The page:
And I needn’t have worried about Papa Gee because, at half seven on a Friday night, almost every table was already occupied. It made me think: how long was it, in Reading at least, since I’d visited a really busy restaurant? I’d almost forgotten the atmosphere of one, all the life and celebratory excitement contained in a dining room on one of the busiest nights of the week. Restaurants are not an exact, empirical science: you can judge menus, rooms and dishes all you like, but when a place is full of happy diners a magical transformation happens and the whole thing is infinitely more than the sum of its parts.
That was very much in full swing as we took our seats – big groups of friends, couples sitting by the window on dates, people catching up, or celebrating, or just rejoicing that the working week was over: all Caversham life was there. And it didn’t seem, from the easy way the customers had with the staff, that anybody there was a newcomer to Papa Gee.
Speaking of service, there was another happy reunion in store because the first member of staff I saw was Ihor. Now, back when I first visited Papa Gee Ihor was running the front of house at Kyrenia and, to my mind, did as good a job of front of house as anybody in Reading at the time. Then Kyrenia got sold and became Ketty’s Taste Of Cyprus (but the menus and the website and the sign on the front still said Kyrenia) and now it’s called Spitiko. And somewhere during that slightly chaotic transition Ihor parted company with them.
I’d heard he was working at Papa Gee since they relocated but it was still a joy to see him – still slim, moustachioed and apologetically friendly, seemingly not having aged a day since our paths crossed six years ago. And again, it just felt like he was exactly where he was meant to be: of course Papa Gee would end up on this Caversham street corner, and of course Ihor would wind up working here. It made a kind of innate cosmic sense. It felt right.
Now all this wouldn’t mean much if the food turned out to be bobbins, but fortunately we weren’t in that territory at all. Zoë’s starter of spaghetti carbonara – a good reference dish in any Italian restaurant – was streets ahead of most that I’ve tried. It showed up the albino monstrosity at Cozze and while eating it, enjoying the crispy nuggets of guanciale, Zoë muttered darkly about the awful meat-free carbonara she’d been tricked with at Sonny Stores, Bristol’s darling of the broadsheets. This, a starter portion, was far bigger and about half the price. They gave Zoë the option of having it with or without cream and for my money she chose wrong: but even diluted with cream it still had that golden colour, although the flavour was a bit dialled down for my liking.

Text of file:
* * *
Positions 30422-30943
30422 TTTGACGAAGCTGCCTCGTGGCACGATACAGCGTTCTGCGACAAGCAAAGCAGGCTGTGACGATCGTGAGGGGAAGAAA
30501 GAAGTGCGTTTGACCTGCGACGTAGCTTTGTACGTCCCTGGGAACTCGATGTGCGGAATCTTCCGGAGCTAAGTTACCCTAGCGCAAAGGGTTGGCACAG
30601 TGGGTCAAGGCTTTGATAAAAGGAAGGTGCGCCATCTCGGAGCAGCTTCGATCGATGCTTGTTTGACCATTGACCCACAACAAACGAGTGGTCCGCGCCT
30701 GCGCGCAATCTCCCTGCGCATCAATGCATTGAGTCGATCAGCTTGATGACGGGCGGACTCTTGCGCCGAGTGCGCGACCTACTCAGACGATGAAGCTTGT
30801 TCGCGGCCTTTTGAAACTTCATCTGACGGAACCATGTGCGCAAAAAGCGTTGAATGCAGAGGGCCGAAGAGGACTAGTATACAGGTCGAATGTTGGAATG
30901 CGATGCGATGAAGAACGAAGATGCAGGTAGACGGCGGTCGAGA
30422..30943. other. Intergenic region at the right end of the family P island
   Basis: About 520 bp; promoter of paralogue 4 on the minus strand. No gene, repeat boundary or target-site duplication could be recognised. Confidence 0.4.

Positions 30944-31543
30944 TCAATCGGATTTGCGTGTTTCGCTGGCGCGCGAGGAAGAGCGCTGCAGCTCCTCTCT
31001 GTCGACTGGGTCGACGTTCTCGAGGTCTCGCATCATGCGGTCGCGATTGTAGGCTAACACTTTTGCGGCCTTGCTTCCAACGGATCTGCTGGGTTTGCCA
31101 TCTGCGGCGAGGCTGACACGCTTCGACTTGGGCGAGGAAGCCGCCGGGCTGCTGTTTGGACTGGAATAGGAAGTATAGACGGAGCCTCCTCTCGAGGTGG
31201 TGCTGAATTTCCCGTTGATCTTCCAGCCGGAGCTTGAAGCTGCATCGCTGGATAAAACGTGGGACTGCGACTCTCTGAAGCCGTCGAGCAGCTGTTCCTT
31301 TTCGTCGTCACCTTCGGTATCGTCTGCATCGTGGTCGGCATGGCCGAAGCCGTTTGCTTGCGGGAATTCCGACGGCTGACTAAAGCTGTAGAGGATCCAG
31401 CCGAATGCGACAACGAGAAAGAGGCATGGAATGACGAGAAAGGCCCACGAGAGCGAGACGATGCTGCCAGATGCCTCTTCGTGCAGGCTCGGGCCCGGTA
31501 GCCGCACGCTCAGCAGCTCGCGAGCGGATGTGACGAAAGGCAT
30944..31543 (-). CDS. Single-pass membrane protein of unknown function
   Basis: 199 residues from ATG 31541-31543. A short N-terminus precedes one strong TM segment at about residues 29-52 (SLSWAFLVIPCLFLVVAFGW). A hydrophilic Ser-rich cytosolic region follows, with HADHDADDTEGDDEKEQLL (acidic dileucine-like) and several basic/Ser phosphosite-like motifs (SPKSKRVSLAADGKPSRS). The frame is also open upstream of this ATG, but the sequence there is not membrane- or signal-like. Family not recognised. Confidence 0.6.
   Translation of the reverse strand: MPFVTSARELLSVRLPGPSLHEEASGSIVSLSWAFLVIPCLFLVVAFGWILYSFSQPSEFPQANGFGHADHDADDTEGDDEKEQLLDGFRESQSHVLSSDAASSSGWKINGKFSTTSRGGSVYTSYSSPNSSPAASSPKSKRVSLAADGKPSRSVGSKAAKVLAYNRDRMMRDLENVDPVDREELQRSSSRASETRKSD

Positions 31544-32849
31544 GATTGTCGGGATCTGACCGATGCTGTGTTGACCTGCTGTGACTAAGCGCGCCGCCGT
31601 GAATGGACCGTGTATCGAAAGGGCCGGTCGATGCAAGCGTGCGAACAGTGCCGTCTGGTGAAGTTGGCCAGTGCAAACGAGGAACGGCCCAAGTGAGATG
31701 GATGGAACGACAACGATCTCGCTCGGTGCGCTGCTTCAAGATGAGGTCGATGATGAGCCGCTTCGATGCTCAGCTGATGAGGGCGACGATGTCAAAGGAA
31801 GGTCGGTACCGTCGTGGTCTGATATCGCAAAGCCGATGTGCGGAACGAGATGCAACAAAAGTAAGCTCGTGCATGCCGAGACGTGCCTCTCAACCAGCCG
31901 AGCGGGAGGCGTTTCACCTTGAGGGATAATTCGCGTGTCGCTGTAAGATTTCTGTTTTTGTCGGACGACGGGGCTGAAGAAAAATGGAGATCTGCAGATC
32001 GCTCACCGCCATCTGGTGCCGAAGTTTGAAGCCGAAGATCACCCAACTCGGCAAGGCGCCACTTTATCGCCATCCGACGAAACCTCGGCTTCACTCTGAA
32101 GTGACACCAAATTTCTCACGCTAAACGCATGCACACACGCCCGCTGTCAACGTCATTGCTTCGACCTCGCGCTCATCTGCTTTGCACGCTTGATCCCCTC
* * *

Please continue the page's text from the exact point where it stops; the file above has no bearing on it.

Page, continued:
It probably pipped my starter though, the polpetto al sugo. The meatballs are billed as homemade and they definitely had the irregularity of ones rolled with gusto in the kitchen. They had a perfect coarse texture, too – no disturbingly smooth homogeneity here – but I would have liked a little more seasoning. That said, they were cosseted by a beautiful, sticky, reduced tomato sauce which did much to improve matters, along with a couple of slightly pointless slices of toasted ciabatta, assembled like a makeshift toast rack. Some surprisingly intense and welcome basil leaves finished things off. Put it this way: I’m glad I tried it, but if I’d gone for the larger portion, or had them in pasta, I think I’d have found it a bit monotonous.
Our mains turned up a little more briskly than I’d have chosen, ten or fifteen minutes after we’d dispatched our starters. But in my experience extremely busy restaurants tend to go one of two ways: they either take ages or bang things out with military precision. Papa Gee was very much the latter, and we’d barely finished our Aperol Spritzes when our mains were brought to the table. But again, I found I didn’t mind. There’s a certain magic in being in a nice room where everybody seems to be having a marvellous time and as I’ve already said, the last two and a half years haven’t had enough of it.
Zoë’s pollo al gorgonzola was delicious. It’s another reference dish (she had it, for instance, when we visited Newbury’s charming Mio Fiore) and you can argue that it’s a pretty basic choice but there’s still an alchemy to doing it well. Everything was present and correct here: a generous chicken breast, cooked spot on, some crispy-edged potatoes and the thing it’s all about – an awful lot of creamy sauce chock full of mushrooms and honking with the salty funk of blue cheese.